7. Properties of photonic bandgap in one-dimensional multicomponent photonic crystal

    Institute of Scientific and Technical Information of China (English)

    ZHANG Yi; WANG Qi

    2006-01-01

    Properties of photonic band gap and light propagation in one-dimensional multicomponent photonic crystal have been studied with the optical transfer matrix method.We mainly analyze the relation of photonic band-gap property with the arrangement of components,the refractive index and the geometrical thickness.In this study,the methods to change the width and the location of the existing photonic band-gaps in multicomponent photonic crystal are proposed.

  8. Label-Free Biosensor Imaging on Photonic Crystal Surfaces

    Directory of Open Access Journals (Sweden)

    Yue Zhuo

    2015-08-01

    Full Text Available We review the development and application of nanostructured photonic crystal surfaces and a hyperspectral reflectance imaging detection instrument which, when used together, represent a new form of optical microscopy that enables label-free, quantitative, and kinetic monitoring of biomaterial interaction with substrate surfaces. Photonic Crystal Enhanced Microscopy (PCEM has been used to detect broad classes of materials which include dielectric nanoparticles, metal plasmonic nanoparticles, biomolecular layers, and live cells. Because PCEM does not require cytotoxic stains or photobleachable fluorescent dyes, it is especially useful for monitoring the long-term interactions of cells with extracellular matrix surfaces. PCEM is only sensitive to the attachment of cell components within ~200 nm of the photonic crystal surface, which may correspond to the region of most interest for adhesion processes that involve stem cell differentiation, chemotaxis, and metastasis. PCEM has also demonstrated sufficient sensitivity for sensing nanoparticle contrast agents that are roughly the same size as protein molecules, which may enable applications in “digital” diagnostics with single molecule sensing resolution. We will review PCEM’s development history, operating principles, nanostructure design, and imaging modalities that enable tracking of optical scatterers, emitters, absorbers, and centers of dielectric permittivity.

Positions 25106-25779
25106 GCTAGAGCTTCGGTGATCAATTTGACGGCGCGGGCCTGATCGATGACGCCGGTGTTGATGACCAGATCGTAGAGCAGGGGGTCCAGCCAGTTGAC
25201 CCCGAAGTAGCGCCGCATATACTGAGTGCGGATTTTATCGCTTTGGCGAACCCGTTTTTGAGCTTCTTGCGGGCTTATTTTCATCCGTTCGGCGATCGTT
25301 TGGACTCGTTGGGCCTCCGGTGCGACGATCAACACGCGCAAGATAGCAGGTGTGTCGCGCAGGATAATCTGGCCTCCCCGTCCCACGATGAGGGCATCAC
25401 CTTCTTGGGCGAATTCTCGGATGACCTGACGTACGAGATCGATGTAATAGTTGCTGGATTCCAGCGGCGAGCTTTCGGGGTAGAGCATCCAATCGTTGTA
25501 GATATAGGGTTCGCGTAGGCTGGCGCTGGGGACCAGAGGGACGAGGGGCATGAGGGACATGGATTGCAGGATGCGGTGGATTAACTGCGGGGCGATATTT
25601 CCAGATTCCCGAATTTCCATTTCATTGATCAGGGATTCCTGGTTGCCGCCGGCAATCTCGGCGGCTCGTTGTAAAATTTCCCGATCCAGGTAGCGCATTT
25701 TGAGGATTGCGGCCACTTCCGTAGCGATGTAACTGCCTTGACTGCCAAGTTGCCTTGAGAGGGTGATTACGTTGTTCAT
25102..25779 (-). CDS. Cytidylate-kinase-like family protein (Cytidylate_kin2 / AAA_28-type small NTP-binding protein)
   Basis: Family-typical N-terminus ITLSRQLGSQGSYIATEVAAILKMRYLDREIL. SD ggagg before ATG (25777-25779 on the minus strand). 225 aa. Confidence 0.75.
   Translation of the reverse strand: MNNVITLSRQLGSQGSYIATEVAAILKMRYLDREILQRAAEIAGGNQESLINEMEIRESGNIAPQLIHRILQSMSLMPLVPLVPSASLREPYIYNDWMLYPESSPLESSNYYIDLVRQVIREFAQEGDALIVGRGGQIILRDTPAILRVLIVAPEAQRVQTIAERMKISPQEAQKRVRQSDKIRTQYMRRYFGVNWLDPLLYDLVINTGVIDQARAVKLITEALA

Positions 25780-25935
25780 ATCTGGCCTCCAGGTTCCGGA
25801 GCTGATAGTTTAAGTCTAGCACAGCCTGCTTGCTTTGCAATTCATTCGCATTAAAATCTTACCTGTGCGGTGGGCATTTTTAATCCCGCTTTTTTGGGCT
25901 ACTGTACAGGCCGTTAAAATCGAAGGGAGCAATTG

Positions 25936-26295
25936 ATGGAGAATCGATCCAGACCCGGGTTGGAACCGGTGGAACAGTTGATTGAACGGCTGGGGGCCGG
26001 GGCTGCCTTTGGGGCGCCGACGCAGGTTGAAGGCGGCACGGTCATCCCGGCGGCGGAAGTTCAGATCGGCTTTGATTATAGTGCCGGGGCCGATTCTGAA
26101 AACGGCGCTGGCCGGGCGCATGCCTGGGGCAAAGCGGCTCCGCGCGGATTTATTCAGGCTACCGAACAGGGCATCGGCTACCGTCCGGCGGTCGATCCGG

9. Dynamically tunable graphene/dielectric photonic crystal transmission lines

    Science.gov (United States)

    Williamson, Ian; Mousavi, S. Hossein; Wang, Zheng

    2015-03-01

    It is well known that graphene supports plasmonic modes with high field confinement and lower losses when compared to conventional metals. Additionally, graphene features a highly tunable conductivity through which the plasmon dispersion can be modulated. Over the years these qualities have inspired a wide range of applications for graphene in the THz and infrared regimes. In this presentation we theoretically demonstrate a graphene parallel plate waveguide (PPWG) that sandwiches a 2D photonic crystal slab. The marriage of these two geometries offers a large two dimensional band gap that can be dynamically tuned over a very broad bandwidth. Our device operates in the low-THz band where the graphene PPWG supports a quasi-TEM mode with a relatively flat attenuation. Unlike conventional photonic crystal slabs, the quasi-TEM nature of the graphene PPWG mode allows the slab thickness to be less than 1/10 of the photonic crystal lattice constant. These features offer up a wealth of opportunities, including tunable metamaterials with a possible platform for large band gaps in 3D structures through tiling and stacking. Additionally, the geometry provides a platform for tunable defect cavities without needing three dimensional periodicity.

  10. Distributed optical fibre devices based on liquid crystal infiltrated photonic crystal fibers

    DEFF Research Database (Denmark)

    Alkeskjold, Thomas Tanggaard; Broeng, Jes; Hermann, D.S.

    2004-01-01

    We describe a new class of hybrid photonic crystal fibers, which are liquid crystal infiltrated fibers. Using these fibers, we demonstrate 'distributed' tunable filter and switching functionalities operating by the photonic bandgap effect....